Before a small crowd of donors, museum members and officials, the Virginia Museum of Fine Arts showcased the museum’s latest acquisitions on Dec. 12. The centerpiece was the unveiling of Asher B. Durand’s Progress (The Advance of Civilization), which had been donated to the museum by an anonymous donor.
VMFA director Alex Nyerges described it as a landmark acquisition.
“This picture is one of the most iconic pictures of American art in existence, a quintessential textbook painting that encapsulates a time period in American history in one painting.” Nyerges said at the unveiling. “It captures an America that was coming into its own as a nation, and is one of the works that showcased American art coming into its own.”
Considered a masterpiece of early American art, Progress (Advance of Civilization) is one of the cornerstone works of the Hudson River School, one of the premier art movements of Antebellum America. It will join the VMFA’s collection of several other paintings by Hudson River School artists, such as Thomas Cole, Jasper Francis Cropsey, Frederic Edwin Church, and George Inness.
Measuring 4 feet by 6 feet, Progress (Advance of Civilization) shows a group of Native Americans in a natural setting overlooking a small town in the distance with a steam train and telegraph poles. It is often described as an artistic representation of Manifest Destiny, the 19th-century belief in the inevitable expansion of the United States across the American continent.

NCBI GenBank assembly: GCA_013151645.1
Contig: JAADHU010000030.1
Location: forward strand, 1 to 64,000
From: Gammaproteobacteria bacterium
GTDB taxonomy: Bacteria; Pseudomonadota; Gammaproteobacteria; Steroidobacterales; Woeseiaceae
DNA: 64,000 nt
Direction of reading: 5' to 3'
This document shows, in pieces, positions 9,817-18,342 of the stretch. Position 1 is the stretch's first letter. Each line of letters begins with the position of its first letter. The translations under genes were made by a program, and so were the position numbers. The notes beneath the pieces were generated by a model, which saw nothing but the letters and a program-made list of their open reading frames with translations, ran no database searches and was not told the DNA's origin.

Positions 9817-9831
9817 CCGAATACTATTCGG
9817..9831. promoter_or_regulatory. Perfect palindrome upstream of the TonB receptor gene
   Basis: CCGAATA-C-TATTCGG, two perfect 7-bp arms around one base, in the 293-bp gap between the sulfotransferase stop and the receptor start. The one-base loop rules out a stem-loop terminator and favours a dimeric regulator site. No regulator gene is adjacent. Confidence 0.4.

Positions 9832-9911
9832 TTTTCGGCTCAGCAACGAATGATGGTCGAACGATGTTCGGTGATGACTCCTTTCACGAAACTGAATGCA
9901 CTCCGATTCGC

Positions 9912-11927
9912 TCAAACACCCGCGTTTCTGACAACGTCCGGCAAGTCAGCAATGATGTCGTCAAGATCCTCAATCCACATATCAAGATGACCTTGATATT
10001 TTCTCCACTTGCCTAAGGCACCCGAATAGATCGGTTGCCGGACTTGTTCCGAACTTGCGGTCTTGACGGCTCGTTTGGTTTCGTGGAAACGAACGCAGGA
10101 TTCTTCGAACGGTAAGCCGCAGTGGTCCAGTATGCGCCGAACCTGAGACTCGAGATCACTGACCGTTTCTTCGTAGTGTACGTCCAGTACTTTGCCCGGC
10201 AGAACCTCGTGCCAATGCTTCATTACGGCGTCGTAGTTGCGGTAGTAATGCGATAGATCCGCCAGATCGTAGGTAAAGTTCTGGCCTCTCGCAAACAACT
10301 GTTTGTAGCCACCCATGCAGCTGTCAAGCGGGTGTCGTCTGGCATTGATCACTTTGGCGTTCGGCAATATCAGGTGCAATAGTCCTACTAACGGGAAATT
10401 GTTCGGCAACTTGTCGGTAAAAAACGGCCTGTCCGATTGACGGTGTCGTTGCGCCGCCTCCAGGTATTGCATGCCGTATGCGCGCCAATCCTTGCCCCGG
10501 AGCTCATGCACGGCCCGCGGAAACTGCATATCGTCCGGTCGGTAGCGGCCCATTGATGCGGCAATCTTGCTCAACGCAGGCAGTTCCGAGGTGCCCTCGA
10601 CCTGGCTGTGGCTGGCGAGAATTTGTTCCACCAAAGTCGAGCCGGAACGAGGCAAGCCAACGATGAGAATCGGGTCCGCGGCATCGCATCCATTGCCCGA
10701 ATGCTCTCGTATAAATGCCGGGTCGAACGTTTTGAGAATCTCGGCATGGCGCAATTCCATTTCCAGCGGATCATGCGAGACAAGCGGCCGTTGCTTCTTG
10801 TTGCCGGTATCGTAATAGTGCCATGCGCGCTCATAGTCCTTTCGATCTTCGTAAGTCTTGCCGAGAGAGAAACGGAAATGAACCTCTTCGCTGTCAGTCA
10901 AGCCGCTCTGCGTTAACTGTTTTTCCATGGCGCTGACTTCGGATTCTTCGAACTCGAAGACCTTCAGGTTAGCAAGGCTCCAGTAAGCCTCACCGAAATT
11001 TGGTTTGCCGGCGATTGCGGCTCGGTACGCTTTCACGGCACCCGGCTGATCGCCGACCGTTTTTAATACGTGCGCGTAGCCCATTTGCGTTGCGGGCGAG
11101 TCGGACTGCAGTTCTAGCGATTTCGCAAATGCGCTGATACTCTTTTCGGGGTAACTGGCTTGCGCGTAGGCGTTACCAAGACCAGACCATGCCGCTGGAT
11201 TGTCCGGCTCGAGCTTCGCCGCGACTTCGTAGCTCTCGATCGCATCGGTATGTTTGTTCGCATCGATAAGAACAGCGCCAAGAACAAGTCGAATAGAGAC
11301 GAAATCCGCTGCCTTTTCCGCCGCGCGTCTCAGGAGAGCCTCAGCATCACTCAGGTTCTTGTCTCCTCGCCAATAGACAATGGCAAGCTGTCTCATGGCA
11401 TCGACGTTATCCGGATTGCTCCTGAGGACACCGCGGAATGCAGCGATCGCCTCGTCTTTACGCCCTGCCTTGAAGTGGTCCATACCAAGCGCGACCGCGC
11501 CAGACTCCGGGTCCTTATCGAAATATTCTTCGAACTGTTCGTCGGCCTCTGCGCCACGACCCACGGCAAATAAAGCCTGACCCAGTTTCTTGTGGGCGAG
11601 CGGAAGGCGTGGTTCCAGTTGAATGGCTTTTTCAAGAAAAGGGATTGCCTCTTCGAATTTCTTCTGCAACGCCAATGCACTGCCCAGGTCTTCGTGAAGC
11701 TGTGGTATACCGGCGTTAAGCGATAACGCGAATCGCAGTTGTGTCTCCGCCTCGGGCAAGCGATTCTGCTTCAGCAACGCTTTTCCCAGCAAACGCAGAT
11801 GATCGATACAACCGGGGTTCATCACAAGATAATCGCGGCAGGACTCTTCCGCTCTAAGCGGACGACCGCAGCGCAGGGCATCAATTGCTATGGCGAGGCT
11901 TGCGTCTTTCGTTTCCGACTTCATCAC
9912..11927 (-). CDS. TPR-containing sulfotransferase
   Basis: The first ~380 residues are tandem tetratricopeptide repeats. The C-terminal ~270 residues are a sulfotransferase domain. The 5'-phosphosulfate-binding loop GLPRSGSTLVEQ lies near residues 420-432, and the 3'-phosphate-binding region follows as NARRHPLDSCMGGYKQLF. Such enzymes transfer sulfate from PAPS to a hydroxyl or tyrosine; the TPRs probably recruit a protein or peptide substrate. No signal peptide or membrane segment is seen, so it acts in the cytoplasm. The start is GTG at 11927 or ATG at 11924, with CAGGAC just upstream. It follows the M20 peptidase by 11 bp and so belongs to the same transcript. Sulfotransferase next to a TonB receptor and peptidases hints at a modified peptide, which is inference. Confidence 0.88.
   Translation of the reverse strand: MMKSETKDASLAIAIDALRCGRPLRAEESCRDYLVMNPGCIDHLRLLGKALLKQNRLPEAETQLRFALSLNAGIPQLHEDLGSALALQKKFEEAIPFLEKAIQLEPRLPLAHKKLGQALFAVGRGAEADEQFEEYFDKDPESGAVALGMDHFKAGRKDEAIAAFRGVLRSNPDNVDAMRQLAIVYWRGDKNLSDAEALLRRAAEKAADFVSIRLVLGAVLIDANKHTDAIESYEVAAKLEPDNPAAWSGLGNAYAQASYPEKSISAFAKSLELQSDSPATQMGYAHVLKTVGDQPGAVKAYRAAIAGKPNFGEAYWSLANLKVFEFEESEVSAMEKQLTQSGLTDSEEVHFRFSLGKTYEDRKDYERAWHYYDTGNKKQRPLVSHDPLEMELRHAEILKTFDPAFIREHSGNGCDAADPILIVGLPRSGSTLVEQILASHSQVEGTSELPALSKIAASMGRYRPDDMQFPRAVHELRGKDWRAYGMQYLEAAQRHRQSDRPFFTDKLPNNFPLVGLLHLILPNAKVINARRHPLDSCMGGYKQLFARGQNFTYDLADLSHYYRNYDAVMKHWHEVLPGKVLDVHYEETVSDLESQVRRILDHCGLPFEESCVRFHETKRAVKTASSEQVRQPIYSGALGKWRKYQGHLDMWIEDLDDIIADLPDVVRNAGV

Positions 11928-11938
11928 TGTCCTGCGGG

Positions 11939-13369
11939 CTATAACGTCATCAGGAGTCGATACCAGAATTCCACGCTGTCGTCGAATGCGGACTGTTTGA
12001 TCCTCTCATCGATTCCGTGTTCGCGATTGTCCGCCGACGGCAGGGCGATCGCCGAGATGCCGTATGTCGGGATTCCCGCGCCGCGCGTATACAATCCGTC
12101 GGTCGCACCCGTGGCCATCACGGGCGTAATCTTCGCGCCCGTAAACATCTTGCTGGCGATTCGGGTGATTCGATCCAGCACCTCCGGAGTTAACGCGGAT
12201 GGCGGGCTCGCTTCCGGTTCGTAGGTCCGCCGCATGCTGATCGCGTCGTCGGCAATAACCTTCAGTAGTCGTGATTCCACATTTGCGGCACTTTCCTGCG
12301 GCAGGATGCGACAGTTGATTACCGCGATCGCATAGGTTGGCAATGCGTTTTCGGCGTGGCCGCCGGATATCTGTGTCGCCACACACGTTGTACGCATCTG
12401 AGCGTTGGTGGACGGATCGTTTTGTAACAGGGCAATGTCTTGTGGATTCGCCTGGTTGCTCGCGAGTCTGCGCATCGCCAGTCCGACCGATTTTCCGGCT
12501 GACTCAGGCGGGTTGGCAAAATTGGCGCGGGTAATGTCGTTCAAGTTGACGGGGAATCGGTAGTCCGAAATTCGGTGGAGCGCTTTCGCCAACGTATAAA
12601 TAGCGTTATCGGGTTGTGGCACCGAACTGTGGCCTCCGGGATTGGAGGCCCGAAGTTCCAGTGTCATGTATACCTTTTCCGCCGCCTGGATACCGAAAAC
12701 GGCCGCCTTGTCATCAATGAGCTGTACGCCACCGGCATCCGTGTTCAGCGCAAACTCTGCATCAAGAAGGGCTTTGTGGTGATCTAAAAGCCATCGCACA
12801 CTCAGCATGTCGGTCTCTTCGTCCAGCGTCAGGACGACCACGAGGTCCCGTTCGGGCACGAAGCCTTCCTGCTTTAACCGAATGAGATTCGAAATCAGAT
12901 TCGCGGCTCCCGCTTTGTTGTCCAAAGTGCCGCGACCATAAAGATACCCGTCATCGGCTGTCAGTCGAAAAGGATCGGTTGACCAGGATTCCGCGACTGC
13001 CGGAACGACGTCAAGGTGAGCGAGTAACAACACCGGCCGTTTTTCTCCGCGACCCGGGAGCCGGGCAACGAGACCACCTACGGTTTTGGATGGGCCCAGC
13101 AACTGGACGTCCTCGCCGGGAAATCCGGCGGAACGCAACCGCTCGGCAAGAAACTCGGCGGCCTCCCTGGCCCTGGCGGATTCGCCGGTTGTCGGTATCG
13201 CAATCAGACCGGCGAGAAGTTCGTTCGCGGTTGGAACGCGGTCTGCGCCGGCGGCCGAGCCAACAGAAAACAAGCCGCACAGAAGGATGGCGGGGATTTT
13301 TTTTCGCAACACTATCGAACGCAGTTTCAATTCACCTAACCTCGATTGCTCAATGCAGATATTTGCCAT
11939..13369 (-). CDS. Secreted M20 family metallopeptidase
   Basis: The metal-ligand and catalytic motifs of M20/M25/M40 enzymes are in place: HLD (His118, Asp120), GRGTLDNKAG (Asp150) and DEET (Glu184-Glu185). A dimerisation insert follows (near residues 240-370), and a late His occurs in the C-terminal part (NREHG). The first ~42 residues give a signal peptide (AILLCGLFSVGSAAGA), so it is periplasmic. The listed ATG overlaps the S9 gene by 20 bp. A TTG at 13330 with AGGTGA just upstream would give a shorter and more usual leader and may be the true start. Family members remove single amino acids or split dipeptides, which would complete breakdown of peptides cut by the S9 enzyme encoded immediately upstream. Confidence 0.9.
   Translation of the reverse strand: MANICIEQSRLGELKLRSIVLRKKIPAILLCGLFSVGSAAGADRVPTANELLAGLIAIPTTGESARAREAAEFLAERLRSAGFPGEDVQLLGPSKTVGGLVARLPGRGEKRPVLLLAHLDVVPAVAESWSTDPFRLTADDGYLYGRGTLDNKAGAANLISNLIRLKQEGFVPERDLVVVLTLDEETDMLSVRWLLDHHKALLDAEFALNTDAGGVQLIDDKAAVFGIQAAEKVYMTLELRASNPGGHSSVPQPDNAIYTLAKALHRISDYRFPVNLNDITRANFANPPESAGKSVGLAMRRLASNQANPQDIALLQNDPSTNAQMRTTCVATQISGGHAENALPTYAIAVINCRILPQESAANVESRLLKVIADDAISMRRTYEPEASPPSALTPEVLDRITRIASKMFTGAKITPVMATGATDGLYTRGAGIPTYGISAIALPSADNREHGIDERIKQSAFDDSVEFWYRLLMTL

Leo Mazow, Curator and Head of the Department of American Art at VMFA, said that contrast has always been a major draw of the paining.
“The painting is unique, especially for the time, for its awareness of then-recent Native American history,” said Mazow. “It makes tremendous efforts to balance the signs of progress with it’s very real costs.”
The painting has been owned by a series of private collectors since it was painted in 1853, most recently selling for a reported $40 million in 2011. This makes it the single most valuable gift of a single work of art in the VMFA’s history, and the identity of its anonymous donor an even greater mystery – the only details given to the benefactor’s identity is that the donor was male and not a Virginian.
It will be on view in VMFA’s American Galleries starting Tuesday, Dec. 18. By the fall of 2019, the painting will be joined by objects from the museum’s Native American collection, offering an opposing view of settlement and expansion.
In addition to Progress (Advance of Civilization), more than 250 other pieces that were acquired by the VMFA in December were also on display. They include Japanese ink scroll paintings from Tanaka Raisho, a collection of 44 etchings by Salvador Dali, and Frederic Edwin Church’s A View on Magdalena River, another famous work of the Hudson River School.
According to the VMFA, all of these acquisitions will be placed on display in the appropriate galleries by the end of February.
Want to go?
VMFA is at 200 N. Boulevard in Richmond. Hours are 10 a.m.-5 p.m. Saturday to Wednesday; 10 a.m.-9 p.m. Thursday and Friday. Admission to permanent collection galleries is always free. The cost for special exhibitions and programs varies.